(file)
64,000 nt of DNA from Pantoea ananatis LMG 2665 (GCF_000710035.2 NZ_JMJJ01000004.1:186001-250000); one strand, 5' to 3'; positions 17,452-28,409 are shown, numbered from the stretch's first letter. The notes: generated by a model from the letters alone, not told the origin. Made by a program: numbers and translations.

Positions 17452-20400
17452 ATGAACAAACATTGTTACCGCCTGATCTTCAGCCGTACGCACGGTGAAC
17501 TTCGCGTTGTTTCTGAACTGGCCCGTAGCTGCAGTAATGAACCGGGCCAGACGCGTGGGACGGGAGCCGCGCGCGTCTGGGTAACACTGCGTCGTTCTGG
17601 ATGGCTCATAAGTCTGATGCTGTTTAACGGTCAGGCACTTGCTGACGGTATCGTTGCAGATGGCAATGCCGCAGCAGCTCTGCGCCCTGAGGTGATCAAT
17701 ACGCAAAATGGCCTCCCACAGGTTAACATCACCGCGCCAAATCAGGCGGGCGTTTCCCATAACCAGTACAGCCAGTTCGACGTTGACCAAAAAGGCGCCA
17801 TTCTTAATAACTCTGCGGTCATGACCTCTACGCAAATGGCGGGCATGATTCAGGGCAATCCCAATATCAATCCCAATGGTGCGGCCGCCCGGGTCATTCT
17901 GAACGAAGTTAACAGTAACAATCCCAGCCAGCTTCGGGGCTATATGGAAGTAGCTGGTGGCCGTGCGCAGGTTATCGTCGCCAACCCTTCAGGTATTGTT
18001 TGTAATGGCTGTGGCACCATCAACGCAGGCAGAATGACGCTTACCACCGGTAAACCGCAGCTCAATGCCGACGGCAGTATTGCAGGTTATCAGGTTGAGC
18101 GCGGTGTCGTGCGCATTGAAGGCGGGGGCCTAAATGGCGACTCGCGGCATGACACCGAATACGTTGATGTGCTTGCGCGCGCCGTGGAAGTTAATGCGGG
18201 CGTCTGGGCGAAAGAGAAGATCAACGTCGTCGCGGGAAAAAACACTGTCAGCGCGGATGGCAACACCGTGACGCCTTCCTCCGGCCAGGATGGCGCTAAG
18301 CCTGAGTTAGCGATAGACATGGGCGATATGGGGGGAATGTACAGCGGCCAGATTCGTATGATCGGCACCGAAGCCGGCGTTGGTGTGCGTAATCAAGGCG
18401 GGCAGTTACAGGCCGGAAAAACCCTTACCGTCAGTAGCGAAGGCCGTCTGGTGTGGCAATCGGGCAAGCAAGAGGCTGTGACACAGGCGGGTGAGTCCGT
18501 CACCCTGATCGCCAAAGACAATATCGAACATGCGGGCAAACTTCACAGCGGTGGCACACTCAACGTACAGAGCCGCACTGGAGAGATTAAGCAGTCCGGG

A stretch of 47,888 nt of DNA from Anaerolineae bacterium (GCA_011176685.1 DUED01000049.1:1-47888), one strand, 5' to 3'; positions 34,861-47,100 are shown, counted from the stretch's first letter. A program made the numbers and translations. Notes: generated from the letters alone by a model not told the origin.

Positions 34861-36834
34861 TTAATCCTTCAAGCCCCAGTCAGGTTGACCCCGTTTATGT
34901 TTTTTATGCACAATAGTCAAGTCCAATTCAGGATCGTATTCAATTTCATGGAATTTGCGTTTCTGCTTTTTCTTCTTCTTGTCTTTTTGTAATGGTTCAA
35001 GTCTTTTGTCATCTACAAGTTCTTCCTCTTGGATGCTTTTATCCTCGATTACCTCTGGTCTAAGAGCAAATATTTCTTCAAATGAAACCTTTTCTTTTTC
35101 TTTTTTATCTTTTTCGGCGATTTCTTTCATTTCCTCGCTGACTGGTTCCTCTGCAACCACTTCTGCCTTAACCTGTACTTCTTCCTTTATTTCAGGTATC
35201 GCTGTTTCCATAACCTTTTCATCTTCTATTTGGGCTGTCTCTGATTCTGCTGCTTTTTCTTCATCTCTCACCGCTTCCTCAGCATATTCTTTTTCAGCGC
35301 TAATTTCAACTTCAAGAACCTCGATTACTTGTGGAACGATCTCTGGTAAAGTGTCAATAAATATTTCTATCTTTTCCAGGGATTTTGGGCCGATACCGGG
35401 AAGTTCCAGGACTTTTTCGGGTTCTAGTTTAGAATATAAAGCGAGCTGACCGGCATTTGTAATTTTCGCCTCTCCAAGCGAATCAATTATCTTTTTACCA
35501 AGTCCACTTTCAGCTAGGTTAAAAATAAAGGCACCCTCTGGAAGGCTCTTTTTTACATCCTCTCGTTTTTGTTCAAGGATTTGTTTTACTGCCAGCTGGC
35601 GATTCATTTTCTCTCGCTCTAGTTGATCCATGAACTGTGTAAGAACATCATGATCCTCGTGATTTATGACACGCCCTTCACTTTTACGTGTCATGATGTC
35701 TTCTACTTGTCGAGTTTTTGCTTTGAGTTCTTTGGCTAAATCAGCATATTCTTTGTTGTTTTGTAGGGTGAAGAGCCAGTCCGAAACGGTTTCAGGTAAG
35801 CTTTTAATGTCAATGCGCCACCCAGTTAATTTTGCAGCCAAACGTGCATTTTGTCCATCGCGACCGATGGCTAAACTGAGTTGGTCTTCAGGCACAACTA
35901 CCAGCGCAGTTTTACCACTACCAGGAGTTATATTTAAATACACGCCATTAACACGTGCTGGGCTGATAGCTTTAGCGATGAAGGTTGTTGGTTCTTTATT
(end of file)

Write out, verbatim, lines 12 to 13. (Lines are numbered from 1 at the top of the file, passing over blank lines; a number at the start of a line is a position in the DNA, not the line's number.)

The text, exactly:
18301 CCTGAGTTAGCGATAGACATGGGCGATATGGGGGGAATGTACAGCGGCCAGATTCGTATGATCGGCACCGAAGCCGGCGTTGGTGTGCGTAATCAAGGCG
18401 GGCAGTTACAGGCCGGAAAAACCCTTACCGTCAGTAGCGAAGGCCGTCTGGTGTGGCAATCGGGCAAGCAAGAGGCTGTGACACAGGCGGGTGAGTCCGT